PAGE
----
Instead of turkey try thankfulness


Forget the history story, forget the Pilgrims, forget the Indians. Thanksgiving Day - this holiday has morphed into a day of gluttony as we gorge on the turkey, the ham, the sweet potatoes, the stuffing, the rolls, and the green beans. For some, it’s a day being glued to the television watching football. For others, it’s the obligatory visit to the relatives.

“Over the hill and through the wood, to grandmother’s house, we go!” Then to endure the uncles drinking beer while watching football, the aunts gossiping and the bratty cousins. Finally, the bird is placed down in the middle of the table and Aunt Rose announces her yearly warning, “Eat slow and talk!” But we rush through hoping it will soon be all over so we can go home. Ah, yes, it’s Thanksgiving Day.

Do we know what the word “Thanksgiving” means? Or have we forgotten? Thankfulness, it’s supposed to be about thankfulness.

Thankfulness isn’t practiced much these days. Complaining is so much easier! Somewhere in the Bible, it says “Give thanks in all circumstances.” What? Do they mean to be thankful for the bad things that happen to us? Perhaps they do. There is a psychological effect that comes with practicing thankfulness.

So here are a few quotes on thankfulness for us to think about this year:

“Be thankful for what you have; you’ll end up having more. If you concentrate on what you don’t have, you will never, ever have enough.” 

— Oprah Winfrey

“Do not indulge in dreams of having what you have not, but reckon up the chief of blessings you do possess, and then thankfully remember how you would crave for them if they were not yours.”

— Marcus Aurelius

“People complain about the bad things that happen to ’em that they don’t deserve but they seldom mention the good. About what they done to deserve them things.”

— Cormac McCarthy from “No Country for Old Men”

“We would worry less if we praised more. Thanksgiving is the enemy of discontent and dissatisfaction.”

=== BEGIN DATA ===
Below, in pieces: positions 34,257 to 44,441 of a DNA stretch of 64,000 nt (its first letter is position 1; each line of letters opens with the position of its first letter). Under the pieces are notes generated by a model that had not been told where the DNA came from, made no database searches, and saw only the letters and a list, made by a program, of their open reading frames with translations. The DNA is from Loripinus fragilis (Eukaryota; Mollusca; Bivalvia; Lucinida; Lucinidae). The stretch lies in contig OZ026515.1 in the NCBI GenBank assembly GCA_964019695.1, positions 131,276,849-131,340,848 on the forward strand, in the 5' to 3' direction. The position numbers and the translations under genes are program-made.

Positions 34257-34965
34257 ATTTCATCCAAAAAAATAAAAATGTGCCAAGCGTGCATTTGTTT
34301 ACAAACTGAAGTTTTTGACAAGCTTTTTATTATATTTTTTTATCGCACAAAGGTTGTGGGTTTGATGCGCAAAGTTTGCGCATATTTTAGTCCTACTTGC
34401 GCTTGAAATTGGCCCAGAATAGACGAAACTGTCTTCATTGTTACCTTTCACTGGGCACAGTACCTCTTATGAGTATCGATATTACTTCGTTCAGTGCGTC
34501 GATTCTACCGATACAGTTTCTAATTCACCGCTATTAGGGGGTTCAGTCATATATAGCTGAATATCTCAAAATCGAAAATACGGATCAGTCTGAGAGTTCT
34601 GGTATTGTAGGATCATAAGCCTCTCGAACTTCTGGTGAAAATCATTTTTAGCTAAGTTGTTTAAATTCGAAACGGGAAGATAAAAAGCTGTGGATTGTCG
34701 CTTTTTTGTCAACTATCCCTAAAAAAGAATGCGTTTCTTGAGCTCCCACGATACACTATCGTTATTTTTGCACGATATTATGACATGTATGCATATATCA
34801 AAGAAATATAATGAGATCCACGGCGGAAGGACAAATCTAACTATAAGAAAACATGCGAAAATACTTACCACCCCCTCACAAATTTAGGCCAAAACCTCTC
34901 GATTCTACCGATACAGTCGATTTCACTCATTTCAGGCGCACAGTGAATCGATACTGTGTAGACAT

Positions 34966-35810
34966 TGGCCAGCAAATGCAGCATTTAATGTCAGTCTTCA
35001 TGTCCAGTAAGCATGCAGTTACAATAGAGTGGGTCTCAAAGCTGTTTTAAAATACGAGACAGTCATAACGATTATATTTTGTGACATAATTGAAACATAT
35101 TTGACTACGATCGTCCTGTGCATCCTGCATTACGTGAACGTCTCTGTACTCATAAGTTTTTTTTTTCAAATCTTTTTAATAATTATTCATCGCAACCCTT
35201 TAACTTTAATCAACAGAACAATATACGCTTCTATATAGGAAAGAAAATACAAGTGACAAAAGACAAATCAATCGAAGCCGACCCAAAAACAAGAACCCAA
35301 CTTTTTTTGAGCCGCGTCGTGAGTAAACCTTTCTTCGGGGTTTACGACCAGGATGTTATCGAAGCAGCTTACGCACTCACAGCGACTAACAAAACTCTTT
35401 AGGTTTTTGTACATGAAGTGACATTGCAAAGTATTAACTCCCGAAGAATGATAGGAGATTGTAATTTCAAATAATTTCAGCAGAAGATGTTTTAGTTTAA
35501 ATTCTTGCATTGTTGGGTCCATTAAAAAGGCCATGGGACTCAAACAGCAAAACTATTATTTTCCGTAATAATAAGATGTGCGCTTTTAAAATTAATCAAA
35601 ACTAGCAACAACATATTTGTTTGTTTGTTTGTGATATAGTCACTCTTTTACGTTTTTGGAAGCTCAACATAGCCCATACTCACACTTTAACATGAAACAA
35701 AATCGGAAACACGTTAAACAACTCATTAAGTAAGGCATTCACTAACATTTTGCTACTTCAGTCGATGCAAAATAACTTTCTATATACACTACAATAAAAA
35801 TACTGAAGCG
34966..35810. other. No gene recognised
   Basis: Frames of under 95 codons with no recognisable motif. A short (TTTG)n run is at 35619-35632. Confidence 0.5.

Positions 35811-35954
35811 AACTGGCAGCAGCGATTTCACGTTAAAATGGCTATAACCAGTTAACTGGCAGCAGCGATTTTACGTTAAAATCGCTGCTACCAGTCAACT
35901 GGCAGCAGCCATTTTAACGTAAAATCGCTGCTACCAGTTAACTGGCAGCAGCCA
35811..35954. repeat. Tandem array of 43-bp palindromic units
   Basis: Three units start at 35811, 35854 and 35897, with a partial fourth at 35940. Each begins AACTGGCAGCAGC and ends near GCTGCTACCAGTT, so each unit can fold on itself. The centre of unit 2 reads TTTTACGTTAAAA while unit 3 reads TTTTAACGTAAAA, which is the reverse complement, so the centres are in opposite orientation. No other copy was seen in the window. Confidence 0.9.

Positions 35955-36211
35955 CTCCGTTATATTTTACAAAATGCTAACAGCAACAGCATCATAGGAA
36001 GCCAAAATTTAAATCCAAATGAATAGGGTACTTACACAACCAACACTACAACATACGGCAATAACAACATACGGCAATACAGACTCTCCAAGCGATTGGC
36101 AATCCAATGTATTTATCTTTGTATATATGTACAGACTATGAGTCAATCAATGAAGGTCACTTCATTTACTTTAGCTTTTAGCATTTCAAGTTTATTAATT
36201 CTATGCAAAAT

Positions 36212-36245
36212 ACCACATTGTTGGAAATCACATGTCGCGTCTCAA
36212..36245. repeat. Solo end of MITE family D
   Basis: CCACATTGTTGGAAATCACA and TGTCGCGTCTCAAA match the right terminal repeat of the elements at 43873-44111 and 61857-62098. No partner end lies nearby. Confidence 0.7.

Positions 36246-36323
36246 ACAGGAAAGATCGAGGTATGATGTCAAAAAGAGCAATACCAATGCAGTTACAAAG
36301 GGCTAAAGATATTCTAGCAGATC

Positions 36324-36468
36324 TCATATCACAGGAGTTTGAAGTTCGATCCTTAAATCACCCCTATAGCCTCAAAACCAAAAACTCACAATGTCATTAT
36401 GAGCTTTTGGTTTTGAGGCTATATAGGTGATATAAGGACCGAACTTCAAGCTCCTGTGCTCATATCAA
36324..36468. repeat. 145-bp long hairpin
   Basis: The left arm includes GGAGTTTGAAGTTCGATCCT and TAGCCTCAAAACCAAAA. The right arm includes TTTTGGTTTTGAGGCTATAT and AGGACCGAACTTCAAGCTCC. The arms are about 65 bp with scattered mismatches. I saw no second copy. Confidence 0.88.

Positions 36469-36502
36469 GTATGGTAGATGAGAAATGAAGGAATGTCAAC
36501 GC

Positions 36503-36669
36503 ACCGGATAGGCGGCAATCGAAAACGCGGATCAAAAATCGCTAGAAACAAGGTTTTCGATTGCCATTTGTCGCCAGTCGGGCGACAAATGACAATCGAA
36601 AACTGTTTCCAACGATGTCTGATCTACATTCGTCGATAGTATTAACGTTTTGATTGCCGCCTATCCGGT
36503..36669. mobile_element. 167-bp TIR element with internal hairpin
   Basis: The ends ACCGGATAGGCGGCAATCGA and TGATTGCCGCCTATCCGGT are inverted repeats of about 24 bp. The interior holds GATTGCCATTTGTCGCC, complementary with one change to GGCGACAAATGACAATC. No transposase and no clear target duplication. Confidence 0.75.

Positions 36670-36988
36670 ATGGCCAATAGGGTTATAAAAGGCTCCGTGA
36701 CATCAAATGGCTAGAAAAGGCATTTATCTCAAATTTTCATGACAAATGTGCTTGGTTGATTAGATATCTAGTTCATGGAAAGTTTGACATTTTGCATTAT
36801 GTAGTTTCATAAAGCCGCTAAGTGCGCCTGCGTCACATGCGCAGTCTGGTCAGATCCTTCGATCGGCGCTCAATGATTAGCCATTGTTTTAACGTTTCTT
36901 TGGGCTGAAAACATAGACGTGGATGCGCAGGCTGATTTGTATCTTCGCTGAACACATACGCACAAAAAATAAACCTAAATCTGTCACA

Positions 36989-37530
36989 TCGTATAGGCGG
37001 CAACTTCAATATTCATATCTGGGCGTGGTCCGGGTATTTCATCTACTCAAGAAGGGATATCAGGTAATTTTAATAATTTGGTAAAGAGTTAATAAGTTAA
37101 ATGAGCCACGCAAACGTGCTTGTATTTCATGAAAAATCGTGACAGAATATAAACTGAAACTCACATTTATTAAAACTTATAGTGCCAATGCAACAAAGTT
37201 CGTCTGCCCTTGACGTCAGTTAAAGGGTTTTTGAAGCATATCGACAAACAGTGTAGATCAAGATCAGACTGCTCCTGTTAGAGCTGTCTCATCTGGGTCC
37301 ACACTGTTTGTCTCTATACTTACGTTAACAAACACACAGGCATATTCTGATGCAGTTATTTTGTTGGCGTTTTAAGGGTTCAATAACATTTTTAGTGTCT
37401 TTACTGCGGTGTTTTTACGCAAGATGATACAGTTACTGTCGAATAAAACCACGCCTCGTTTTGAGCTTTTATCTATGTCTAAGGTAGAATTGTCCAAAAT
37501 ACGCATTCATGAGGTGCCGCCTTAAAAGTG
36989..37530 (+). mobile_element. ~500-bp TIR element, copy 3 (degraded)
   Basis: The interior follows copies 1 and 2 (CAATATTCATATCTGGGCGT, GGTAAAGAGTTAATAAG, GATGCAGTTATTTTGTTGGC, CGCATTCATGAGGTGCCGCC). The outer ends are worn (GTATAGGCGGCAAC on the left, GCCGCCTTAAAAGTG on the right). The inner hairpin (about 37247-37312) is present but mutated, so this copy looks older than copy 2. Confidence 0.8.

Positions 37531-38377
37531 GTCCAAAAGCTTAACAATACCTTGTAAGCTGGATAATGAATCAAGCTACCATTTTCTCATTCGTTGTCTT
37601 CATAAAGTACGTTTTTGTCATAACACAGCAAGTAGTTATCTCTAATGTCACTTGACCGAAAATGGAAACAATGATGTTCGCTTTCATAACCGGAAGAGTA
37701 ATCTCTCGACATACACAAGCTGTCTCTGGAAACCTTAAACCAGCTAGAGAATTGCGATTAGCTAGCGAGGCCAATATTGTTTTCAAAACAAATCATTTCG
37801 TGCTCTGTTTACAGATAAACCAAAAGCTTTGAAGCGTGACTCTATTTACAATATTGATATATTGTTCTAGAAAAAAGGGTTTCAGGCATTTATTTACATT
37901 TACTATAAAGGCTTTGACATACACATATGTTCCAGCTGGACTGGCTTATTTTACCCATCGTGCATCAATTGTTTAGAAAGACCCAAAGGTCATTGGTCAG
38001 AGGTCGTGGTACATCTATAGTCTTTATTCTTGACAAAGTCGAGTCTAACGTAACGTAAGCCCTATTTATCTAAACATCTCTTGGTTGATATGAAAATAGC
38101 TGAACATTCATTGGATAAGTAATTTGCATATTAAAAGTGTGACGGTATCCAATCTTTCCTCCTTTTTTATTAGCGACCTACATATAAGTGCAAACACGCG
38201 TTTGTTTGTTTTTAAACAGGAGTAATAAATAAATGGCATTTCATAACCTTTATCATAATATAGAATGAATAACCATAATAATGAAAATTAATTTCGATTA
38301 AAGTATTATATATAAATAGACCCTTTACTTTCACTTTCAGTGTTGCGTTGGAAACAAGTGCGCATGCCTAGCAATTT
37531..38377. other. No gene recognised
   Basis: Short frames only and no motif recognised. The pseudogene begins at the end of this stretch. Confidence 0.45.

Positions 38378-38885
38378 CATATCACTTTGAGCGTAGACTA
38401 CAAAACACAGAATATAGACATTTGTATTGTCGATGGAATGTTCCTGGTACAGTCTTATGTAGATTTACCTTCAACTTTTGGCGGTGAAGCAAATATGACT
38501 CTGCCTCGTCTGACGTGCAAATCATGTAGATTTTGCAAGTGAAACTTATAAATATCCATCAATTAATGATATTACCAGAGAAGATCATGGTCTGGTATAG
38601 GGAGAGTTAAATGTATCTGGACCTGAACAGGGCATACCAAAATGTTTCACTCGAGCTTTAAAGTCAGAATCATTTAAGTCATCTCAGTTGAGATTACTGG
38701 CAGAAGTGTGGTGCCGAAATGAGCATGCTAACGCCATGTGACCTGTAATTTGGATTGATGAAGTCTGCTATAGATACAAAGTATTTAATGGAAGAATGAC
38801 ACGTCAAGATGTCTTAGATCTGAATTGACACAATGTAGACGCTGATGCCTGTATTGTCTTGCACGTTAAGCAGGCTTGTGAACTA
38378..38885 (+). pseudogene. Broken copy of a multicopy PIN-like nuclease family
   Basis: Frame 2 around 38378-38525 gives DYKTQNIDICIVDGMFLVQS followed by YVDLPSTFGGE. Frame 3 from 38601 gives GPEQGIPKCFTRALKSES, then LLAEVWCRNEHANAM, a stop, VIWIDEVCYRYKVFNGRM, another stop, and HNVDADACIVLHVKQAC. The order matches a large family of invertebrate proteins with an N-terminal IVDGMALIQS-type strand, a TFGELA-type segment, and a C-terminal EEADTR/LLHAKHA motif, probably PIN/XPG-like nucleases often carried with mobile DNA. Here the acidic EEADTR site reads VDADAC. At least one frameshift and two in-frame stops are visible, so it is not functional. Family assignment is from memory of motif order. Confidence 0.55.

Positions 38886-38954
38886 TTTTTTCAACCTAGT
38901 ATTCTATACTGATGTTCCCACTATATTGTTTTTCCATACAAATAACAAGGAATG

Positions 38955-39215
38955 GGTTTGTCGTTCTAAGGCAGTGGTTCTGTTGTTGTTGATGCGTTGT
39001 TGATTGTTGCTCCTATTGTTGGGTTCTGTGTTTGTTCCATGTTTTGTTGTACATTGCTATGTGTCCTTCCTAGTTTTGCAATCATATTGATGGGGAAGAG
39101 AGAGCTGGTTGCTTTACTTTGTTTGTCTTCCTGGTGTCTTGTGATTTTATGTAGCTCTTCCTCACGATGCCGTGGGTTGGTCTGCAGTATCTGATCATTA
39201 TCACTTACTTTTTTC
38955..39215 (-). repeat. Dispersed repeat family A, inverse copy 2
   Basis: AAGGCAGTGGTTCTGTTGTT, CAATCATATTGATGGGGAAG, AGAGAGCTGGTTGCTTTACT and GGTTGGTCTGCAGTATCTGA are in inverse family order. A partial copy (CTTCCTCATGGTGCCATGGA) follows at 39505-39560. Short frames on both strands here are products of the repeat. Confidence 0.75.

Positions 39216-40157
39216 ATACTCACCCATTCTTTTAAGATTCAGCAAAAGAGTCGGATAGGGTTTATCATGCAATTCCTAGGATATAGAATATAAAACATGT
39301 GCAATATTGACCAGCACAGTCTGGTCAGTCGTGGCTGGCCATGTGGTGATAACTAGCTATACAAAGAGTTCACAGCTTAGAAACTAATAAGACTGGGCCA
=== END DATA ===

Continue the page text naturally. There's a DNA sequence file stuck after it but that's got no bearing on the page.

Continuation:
— Harry A. Ironside

“Thankfulness creates gratitude which generates contentment that causes peace>”

-Todd Stocker

“Every once in a while God allows you to stub your toe as a kind reminder to be grateful for the miraculous body attached to it.”

— Rachelle E. Goodrich from “Smile Anyway”

“We all go through hard times in life. It’s a part of being alive and it’s the reality we all have to deal with. There are times we forget our value as a person because we are so blinded with these thoughts of loneliness, emptiness, and ego. Somewhere along the road we become numbed with all the frustrations and dissatisfaction. But life itself isn’t always about darkness and sadness, Life is also filled with colors and that makes it beautiful. Along this path of darkness, there’s always light waiting to be seen by our daunted hearts. Our heart is gifted to see this light. It may be hiding behind those circumstances that we encounter; in a stranger, we just met at an unexpected place; a family who has been always there but you just ignored because of your imperfect relationship with them; it might be a long time friend you have or a friend you just met. Open your heart and you will see how blessed you are to have them all in your life. Sometimes they are the light that shines your path in some dark phases of life. Don’t lose hope”

― Chanda Kaushik

“Do not say, ‘But it is hypocritical to thank God with my tongue when I don’t feel thankful in my heart.’ There is such a thing as hypocritical thanksgiving. Its aim is to conceal ingratitude and get the praise of men. That is not your aim. Your aim in loosing your tongue with words of gratitude is that God would be merciful and fill your words with the emotion of true gratitude. You are not seeking the praise of men; you are seeing the mercy of God. You are not hiding the hardness of ingratitude, but hoping for the in-breaking of the Spirit. Thanksgiving with the Mouth Stirs Up Thankfulness in the Heart.

— John Piper, “When the Darkness will not lift: Doing What We Can While We Wait For God and Joy”


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